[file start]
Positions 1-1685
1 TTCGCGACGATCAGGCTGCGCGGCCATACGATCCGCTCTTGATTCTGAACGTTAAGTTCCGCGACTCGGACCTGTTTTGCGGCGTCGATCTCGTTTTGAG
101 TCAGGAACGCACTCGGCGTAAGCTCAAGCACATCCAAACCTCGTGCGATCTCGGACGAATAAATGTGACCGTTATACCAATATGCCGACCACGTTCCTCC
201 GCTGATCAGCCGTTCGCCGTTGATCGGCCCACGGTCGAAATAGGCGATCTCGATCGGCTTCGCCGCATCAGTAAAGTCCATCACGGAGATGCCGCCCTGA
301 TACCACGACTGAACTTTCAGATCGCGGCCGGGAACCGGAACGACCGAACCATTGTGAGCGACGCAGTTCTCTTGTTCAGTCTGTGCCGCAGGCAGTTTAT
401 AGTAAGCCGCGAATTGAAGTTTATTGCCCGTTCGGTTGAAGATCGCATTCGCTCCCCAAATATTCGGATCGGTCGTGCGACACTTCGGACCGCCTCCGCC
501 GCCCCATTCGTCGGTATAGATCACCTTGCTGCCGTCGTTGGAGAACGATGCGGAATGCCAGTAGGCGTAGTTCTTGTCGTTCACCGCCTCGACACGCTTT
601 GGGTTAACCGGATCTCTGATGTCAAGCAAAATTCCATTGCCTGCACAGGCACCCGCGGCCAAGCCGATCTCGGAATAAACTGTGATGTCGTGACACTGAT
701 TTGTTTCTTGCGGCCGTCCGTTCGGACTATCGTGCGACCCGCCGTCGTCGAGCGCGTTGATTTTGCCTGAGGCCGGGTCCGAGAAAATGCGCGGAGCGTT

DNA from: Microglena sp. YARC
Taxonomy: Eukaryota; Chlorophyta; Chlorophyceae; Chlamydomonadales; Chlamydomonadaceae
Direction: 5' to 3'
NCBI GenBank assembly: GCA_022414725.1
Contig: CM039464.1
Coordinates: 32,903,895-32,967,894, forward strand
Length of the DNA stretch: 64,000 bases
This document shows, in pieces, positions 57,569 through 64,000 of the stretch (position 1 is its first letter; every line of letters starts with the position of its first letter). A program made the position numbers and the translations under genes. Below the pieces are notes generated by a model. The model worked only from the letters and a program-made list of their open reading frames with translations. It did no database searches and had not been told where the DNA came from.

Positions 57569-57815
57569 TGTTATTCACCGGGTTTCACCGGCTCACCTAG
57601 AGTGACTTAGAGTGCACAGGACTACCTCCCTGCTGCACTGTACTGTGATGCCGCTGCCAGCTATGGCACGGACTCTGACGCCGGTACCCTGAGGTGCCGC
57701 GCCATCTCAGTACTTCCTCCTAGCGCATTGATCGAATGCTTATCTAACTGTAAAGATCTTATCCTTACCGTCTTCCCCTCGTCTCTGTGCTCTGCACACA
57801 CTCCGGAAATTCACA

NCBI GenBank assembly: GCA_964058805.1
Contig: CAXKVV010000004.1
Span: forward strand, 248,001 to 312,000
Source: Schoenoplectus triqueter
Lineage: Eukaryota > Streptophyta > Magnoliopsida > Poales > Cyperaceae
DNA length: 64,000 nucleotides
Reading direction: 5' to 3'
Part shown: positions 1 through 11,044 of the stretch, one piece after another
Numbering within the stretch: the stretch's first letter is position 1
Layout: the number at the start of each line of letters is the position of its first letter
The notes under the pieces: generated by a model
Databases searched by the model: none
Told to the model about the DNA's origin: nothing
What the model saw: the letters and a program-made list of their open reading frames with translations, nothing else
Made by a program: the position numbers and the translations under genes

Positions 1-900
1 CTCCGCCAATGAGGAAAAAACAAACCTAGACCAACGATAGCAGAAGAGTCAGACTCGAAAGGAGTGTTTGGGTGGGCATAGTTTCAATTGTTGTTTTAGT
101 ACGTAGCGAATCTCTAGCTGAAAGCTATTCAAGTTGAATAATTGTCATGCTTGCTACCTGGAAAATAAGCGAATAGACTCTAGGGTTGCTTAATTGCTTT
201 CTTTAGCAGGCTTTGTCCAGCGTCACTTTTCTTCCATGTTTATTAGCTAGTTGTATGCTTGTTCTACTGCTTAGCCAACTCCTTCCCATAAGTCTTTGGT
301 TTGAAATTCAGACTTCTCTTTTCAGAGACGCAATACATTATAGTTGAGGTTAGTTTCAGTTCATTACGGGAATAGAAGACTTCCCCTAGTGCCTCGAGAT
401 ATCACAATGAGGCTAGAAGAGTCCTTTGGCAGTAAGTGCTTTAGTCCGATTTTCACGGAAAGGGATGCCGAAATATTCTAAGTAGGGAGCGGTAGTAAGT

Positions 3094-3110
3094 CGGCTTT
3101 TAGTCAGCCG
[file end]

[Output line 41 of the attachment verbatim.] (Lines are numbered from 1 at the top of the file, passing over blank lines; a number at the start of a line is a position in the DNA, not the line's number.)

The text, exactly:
201 CTTTAGCAGGCTTTGTCCAGCGTCACTTTTCTTCCATGTTTATTAGCTAGTTGTATGCTTGTTCTACTGCTTAGCCAACTCCTTCCCATAAGTCTTTGGT